Walking through the Negro Leagues Baseball Museum in Kansas City, Missouri years ago, seeing the talent and accomplishments of Black athletes who had persevered against tremendous odds, Tunua Thrash-Ntuk was struck by a singular, new sense: of feeling seen and acknowledged.
“I had forgotten that we had history that was worth celebrating,” she said.
When Destination Crenshaw is completed, she hopes the landmark will inspire a similar pride in youngsters growing up today in South LA. The project will comprise public installations by more than 100 Black artists, landscaping and beautifully designed community spaces between 48th and 60th streets along Crenshaw Boulevard. It is the largest reparative project of its kind in the country.
“Destination Crenshaw signifies to the community that, ‘My God, they see me. I am acknowledged, I am celebrated,’ and that certainly fuels community enthusiasm,” she said. “Hopefully it also fuels the understanding and need to invest in the businesses that are there.”
Thrash-Ntuk has long been one of South LA’s most well known and effective advocates. She was also an early champion for Destination Crenshaw’s support of local Black businesses through her work with the Local Initiatives Support Network (LISC).
She recently moved on and is now the new president and CEO of the Center by Lendistry, a Black-led nonprofit that provides support to businesses in underserved communities. With the Center, Thrash-Ntuk’s work remains rooted in Los Angeles but gains national reach.
Tunua Thrash-Ntuk in front of West Angeles Plaza at Crenshaw and Jefferson. During her tenure as executive director of West Angeles Community Development Corporation, she led the development of the property anchored by Union Bank.
The Center is the nonprofit arm of the community development financial institution and financial technology venture, Lendistry. The powerhouse firm, also Black-run, has loaned more than $8.6 billion to small, mostly minority-owned businesses. The center provides enterprises with resources that range from educational opportunities and consulting, to securing financing through Lendistry itself, often through its partnership with the U.S. Small Business Administration.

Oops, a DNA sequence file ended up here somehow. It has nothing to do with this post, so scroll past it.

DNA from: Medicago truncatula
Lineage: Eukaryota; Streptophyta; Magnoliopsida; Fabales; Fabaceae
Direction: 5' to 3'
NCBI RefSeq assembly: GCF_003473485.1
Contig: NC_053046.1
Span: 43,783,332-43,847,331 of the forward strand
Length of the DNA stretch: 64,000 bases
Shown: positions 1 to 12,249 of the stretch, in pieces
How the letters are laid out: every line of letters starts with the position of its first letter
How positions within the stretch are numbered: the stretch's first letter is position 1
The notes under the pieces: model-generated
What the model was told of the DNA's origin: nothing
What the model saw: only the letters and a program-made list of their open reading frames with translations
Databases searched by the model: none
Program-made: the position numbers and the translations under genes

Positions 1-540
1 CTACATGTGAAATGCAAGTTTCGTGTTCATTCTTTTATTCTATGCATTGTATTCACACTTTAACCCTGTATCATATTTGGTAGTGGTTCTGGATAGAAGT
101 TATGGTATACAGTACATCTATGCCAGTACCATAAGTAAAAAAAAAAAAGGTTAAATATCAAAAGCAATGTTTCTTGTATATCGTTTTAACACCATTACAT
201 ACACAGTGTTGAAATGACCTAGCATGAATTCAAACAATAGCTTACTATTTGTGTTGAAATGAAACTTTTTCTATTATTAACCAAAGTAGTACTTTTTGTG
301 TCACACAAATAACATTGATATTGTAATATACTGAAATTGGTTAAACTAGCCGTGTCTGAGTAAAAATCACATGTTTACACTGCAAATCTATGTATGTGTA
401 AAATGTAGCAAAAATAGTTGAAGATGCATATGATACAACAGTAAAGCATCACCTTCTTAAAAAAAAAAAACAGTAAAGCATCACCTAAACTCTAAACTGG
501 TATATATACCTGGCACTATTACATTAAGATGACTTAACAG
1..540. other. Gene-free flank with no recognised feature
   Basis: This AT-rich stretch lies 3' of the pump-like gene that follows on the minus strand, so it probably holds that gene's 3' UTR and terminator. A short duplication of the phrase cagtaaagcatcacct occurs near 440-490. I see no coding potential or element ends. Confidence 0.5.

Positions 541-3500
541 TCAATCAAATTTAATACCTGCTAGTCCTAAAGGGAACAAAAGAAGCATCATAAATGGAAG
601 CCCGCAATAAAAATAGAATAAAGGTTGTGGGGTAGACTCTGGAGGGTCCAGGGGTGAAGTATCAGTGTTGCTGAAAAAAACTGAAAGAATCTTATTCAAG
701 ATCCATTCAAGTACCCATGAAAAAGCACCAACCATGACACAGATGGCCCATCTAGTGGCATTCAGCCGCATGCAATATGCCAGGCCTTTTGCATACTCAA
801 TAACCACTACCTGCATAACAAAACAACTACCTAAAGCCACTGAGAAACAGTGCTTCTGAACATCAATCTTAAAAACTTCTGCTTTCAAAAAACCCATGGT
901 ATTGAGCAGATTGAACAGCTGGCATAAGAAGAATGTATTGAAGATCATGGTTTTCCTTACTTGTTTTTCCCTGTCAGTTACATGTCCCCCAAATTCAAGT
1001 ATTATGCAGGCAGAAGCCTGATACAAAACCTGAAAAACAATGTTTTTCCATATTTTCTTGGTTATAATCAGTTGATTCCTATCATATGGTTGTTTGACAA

Both Lendistry and LISC are financial backers of Destination Crenshaw.
“We couldn’t have had better partners than Tunua and LISC,” said Destination Crenshaw President and COO Jason Foster. “As soon as the pandemic hit, our focus expanded from construction and art commissions to providing emergency support to Black businesses along the corridor. And when we pivoted, Tunua pivoted with us. More than that, she helped make our pivot possible.”
Today, DC Thrive, the business-support arm of Destination Crenshaw, works with dozens of businesses and local entrepreneurs, connecting them to resources and providing direct technical support. The program supported many local businesses throughout the pandemic, by helping them obtain PPP funding and resources from consulting and social media support to grants. DC is pursuing a 70% local hire goal for construction, while creating 60 permanent jobs in the process. Lendistry also is poised to help, through its capacity to provide loans to local businesses to help them purchase real estate where their companies are located.
“It’s amazing that these businesses have [endured] through the process of construction of the Metro line – and the pandemic,” she said. “The fact that we still have some of those businesses there is a true testament to resiliency.”
Most notably, while at LISC, Thrash-Ntuk helped Destination Crenshaw secure New Markets Tax Credits through a federal program designed to stimulate business investment in underserved communities. LISC was one of four partners behind the allocation, including lead investor US Bank, Lendistry and AFL-CIO Housing Investment Trust/Building America CDE. The credits increase operating funds currently being used to employ Black workers on the project and DC’s core team needs.
But supporting the South Los Angeles neighborhood where she was raised has been a constant throughout Thrash-Ntuk’s professional rise.
Many will remember her from her days as executive director of the West Angeles Community Development Corporation, where she built affordable housing for seniors, led commercial development projects and supported local homeownership. Thrash-Ntuk also helped in the community effort to successfully lobby for a Metro stop at Leimert Park, along the long-planned Crenshaw/LAX train line.
For four to five years while serving as the Los Angeles chair on the Metro council, she strategized with community leaders about how to keep businesses operational during construction phases of Metro projects. She also supported LA City Councilmember Marqueece Harris-Dawson’s vision for Destination Crenshaw.
“I took that passion for wanting to see something magnificent for the community in this part of the Crenshaw corridor with me when I went to LISC,” she says.
At Lendistry, with its national focus, Thrash-Ntuk hopes to not only continue supporting Destination Crenshaw, but help similar reparative projects sprout up elsewhere.
“There are more communities and more organizations to inspire and support by creating more Destination Crenshaws all around the country,” she says.
— By Ann Marsh